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Congo Troops Recapture Bukavu - 2004-06-09

Government troops in the Democratic Republic of Congo have regained full control of the eastern border town of Bukavu, ending a one-week siege by dissident soldiers who said they were trying to protect an ethnic group.

The army's approach toward Bukavu early Wednesday prompted remaining dissident soldiers to flee to the east across the Rwandan border, and south toward the plains of Rusizi in eastern Congo.

A U.N. spokesman in Bukavu, Sebastien Lapierre, says civilians were overjoyed by the sudden reversal.

"The population is honestly very happy with that and there's a lot of demonstrations and chanting and singing and celebrating in the streets," he said.

The dissidents had two leaders, suspended General Laurent Nkunda, who has been north of Bukavu in Goma for several days, and dissident Colonel Jules Mutebusi who is believed to have fled to Rwanda.

Mr. Nkunda's army had pulled out with him on Sunday. But Mr. Mutebusi's men refused U.N. orders to remain at camps set up for them in Bukavu, prompting the army to move in. U.N. peacekeepers had also warned they would start arresting dissident soldiers who left their barracks.

General Nkunda says his incursion into Bukavu was meant to protect ethnic Tutsi Banyamulenge, who he said have been persecuted by the new national army. Now, the general says most of the Banyamulenge have fled to Rwanda.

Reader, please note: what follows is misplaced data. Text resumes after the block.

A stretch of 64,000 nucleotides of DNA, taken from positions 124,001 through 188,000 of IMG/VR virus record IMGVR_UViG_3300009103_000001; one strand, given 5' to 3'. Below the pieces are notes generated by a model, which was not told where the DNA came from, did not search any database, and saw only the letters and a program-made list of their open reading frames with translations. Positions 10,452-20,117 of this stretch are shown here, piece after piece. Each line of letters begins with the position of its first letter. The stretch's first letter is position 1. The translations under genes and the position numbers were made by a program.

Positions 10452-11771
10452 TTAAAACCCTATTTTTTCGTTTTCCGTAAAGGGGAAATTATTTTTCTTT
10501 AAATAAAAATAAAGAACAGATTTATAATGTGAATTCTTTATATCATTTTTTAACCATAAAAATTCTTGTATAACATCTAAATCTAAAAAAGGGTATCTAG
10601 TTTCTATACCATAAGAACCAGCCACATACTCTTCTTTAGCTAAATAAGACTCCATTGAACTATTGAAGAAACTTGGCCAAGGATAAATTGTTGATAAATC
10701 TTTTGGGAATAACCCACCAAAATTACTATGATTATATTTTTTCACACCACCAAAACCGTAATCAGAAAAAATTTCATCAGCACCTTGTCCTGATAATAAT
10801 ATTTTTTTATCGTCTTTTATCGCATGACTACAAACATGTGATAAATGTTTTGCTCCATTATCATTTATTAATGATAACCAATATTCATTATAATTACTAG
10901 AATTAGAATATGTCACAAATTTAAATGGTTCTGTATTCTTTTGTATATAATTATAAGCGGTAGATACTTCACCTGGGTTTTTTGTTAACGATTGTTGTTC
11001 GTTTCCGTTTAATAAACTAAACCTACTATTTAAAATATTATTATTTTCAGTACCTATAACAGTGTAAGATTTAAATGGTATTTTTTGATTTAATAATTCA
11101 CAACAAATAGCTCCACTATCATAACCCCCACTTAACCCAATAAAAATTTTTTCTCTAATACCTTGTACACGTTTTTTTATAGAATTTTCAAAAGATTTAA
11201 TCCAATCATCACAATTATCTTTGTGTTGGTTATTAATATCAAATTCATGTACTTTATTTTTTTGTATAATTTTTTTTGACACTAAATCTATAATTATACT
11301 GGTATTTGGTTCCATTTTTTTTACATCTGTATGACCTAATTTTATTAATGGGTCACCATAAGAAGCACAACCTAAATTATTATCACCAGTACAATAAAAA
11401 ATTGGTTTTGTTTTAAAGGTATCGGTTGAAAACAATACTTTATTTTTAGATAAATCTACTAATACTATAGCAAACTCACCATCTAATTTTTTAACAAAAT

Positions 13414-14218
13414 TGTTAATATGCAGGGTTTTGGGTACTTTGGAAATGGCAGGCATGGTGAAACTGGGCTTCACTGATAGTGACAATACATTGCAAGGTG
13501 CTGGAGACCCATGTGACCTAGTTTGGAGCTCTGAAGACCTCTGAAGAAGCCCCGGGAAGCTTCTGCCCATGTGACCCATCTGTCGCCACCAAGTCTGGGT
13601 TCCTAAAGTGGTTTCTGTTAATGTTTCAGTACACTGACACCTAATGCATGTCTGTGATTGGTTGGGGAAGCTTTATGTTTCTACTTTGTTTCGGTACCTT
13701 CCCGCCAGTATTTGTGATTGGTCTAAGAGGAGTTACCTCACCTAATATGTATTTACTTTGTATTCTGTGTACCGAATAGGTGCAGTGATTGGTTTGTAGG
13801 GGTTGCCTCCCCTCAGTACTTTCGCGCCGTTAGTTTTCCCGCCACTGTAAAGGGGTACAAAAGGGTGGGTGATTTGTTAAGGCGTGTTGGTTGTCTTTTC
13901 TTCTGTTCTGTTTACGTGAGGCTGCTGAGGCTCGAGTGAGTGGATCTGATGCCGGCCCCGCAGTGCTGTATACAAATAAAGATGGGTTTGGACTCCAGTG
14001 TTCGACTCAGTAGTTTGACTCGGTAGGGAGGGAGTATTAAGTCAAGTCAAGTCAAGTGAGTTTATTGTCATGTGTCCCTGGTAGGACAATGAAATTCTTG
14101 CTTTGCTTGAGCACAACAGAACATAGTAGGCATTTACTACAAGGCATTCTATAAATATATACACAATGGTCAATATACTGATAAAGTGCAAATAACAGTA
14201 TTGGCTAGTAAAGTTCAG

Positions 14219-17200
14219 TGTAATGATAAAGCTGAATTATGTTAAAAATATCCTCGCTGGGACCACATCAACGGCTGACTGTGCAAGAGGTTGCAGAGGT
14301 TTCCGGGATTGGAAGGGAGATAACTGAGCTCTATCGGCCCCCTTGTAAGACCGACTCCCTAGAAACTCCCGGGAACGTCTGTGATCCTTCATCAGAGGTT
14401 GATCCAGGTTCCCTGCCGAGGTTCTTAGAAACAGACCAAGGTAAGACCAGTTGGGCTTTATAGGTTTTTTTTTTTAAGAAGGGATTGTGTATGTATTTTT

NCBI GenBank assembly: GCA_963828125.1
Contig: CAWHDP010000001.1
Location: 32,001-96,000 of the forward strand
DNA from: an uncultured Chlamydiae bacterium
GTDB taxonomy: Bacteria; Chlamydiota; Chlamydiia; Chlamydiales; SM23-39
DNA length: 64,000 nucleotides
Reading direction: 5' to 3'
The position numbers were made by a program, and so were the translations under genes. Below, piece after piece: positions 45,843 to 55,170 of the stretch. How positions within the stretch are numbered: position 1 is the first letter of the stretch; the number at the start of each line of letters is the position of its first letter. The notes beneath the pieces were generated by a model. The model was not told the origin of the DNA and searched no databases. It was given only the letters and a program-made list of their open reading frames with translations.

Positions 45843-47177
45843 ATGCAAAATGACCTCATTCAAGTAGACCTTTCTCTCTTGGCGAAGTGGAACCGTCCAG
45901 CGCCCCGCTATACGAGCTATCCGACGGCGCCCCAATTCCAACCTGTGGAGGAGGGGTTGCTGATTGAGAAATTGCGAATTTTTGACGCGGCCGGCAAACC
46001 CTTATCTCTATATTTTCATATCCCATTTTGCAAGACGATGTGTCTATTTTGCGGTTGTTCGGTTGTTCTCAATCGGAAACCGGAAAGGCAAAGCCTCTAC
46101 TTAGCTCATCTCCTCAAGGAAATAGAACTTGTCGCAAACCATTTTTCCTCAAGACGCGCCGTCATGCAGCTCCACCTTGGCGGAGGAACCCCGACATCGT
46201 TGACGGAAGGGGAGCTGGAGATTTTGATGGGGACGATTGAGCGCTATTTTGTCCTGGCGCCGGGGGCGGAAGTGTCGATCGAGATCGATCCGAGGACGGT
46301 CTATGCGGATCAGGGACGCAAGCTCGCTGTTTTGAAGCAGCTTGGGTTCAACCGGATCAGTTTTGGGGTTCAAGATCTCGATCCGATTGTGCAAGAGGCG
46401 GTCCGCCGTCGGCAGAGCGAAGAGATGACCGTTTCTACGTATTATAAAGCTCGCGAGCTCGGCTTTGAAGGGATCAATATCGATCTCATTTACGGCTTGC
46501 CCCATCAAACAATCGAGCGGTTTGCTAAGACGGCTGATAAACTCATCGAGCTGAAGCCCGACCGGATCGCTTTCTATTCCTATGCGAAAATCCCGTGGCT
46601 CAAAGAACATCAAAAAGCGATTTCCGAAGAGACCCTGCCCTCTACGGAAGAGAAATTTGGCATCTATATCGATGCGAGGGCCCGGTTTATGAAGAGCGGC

"They are out of Bukavu, they are chased out. Even those who returned to Bukavu when I was there, they are now out. They fled again," he said.

During the week that General Nkunda's force controlled Bukavu, there were reports of attacks on local people, including rapes.

The U.N. mission in Bukavu says it will protect ethnic Banyamulenge neighborhoods now that the army is back in control. The Congolese government has also promised an investigation into the persecution of the ethnic group, which has had problems with other Congolese for decades.

U.N. spokesman Sebastien Lapierre says the imminent arrival of provincial administrators in the area should also help alleviate problems.

"We hope that they can come as soon as possible to take their seats and to fill the vacuum at the civilian administrative level, and then problems of the integration of the army will have to be addressed and we'll have to move forward with the transitional process," he said.

The dissident takeover of Bukavu on June second prompted violent protests at U.N. offices in Kinshasa and other cities. The U.N mission is supposed to help implement the power-sharing peace deal signed in 2003. One of the most serious challenges has been disarming former fighters, especially along the borders of former rebel backers Rwanda and Uganda, and integrating them in the new national army.